Nepal finds itself in the midst of a public health crisis for a sizable number of its female citizens. The crisis has its roots in poor preventative measures, but it mostly stems from the intolerable gender discrimination that many Nepalese women endure on a daily basis.
For instance, uterine prolapse, a condition that occurs when the uterus falls out of its normal position, is plaguing millions of women in the small nation. This condition is extremely painful and prevents many women from doing basic household duties.
In fact, its ubiquity is staggering: over 10% of 13.4 million women are affected by uterine prolapse.
The condition prevents many women from lifting heavy items which leads many to be ostracized within their own families. Since they are unable to do any intensive physical labor, they are seen as “lazy” by their families and therefore looked down upon.
Unfortunately, uterine prolapse can be traced to even greater gender discrimination pervasive within Nepalese society as a whole. Women generally have no say in when they marry, when to have children and how many children they desire to have. They are also denied basic birth control.
Bearing too many children in a short period of time is heavily associated with early onset of the condition. Generally, uterine prolapse is experienced by older women.
However, because of the lack of choice in having children at an early age, the condition in Nepal has been seen in women in their early 20’s. In a society that treats women as second class citizens, it is hard to imagine the number of avenues women are able to take in order to prevent uterine prolapse.
The government of Nepal has taken notice of the problem and was compelled to address the crisis once the Supreme Court mandated it in 2008. Unfortunately, the government response has been woefully inadequate.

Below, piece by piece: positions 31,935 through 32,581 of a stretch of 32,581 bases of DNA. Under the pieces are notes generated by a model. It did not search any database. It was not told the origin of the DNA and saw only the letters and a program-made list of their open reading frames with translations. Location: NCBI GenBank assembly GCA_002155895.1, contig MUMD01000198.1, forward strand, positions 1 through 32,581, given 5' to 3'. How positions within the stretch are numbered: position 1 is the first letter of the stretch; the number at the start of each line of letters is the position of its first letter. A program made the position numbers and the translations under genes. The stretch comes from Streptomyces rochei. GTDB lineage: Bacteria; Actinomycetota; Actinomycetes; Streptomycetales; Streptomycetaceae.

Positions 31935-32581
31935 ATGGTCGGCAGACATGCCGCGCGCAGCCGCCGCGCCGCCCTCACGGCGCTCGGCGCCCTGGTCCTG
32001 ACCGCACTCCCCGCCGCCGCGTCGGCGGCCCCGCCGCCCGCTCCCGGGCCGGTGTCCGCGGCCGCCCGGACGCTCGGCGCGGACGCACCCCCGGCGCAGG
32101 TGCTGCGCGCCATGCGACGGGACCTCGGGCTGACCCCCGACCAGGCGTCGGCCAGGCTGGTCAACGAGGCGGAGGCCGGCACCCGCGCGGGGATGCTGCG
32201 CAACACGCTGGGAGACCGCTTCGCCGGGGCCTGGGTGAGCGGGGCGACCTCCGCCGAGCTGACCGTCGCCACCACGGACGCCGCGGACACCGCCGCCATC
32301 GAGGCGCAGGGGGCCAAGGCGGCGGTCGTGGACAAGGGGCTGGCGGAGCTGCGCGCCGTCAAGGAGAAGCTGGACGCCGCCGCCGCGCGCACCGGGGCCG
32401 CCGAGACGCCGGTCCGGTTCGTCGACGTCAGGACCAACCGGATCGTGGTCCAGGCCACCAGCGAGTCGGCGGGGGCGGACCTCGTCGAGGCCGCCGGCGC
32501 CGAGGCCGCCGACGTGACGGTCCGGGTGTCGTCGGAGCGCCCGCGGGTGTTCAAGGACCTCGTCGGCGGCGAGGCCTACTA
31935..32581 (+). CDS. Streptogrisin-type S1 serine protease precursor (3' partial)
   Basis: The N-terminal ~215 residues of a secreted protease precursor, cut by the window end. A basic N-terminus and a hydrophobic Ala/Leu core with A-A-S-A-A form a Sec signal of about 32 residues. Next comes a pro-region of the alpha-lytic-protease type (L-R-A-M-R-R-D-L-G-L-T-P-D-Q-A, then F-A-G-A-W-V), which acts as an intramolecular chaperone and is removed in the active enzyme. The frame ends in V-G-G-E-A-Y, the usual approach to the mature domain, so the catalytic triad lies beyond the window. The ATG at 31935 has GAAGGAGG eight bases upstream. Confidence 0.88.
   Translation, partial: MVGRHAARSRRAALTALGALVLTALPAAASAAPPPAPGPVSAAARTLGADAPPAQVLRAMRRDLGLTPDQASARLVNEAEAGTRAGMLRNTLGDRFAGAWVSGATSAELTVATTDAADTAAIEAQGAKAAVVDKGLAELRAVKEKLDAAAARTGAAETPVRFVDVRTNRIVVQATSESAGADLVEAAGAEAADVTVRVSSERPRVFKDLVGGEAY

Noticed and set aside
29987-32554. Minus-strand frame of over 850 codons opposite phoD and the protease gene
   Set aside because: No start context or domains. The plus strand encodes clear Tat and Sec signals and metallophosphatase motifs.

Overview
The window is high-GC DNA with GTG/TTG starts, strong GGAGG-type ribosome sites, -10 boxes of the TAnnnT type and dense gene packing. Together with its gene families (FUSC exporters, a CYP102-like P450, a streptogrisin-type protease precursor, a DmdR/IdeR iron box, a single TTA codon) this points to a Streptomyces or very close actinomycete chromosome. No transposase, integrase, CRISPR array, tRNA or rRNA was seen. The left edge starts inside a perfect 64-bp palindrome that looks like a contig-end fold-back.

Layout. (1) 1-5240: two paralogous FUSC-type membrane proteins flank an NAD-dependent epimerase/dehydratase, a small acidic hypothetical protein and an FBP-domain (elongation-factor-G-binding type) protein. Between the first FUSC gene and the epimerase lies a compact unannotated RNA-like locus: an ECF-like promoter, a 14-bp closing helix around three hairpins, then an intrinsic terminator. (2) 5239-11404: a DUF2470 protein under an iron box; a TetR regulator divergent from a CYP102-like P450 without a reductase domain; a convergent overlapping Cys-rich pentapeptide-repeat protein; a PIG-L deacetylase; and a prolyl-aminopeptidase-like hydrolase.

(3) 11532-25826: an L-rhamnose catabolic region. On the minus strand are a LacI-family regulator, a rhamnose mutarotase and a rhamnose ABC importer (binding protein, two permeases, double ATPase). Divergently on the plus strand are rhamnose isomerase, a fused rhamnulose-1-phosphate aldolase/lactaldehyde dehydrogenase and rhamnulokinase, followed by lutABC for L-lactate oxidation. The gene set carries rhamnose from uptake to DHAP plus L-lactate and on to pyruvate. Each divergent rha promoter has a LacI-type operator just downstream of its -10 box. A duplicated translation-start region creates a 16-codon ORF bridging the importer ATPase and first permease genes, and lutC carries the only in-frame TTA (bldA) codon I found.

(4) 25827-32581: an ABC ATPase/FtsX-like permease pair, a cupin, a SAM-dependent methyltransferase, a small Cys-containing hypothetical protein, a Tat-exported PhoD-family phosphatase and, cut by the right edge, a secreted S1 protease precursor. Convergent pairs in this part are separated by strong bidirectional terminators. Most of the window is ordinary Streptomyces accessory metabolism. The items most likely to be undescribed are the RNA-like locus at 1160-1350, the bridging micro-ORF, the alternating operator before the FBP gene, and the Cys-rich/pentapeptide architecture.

There is a serious dearth of preventative measures in the government’s strategy. The main focus has been providing surgery for those who are already affected by the condition, which has done nothing to ease the discrimination responsible for its prevalence.
The quality of the government’s response to the crisis should not come as a surprise since the government has been in a state of flux since the monarchy was deposed in 2008. Since then, an interim constitution has been created to govern the country.
Political bouts within the government have left many stuck in a cycle of poverty. In fact, over one-quarter of the Nepalese population survives on just $2 per day.
The situation underscores how institutionalized discrimination leads to more than just decreased social stature in one’s society. There may be other examples around the world illustrating the health effects discrimination has on powerless individuals.
Hopefully an effective governing body can be solidified to aid the women of Nepal.
– Zachary Lindberg
Sources: Reuters, Amnesty International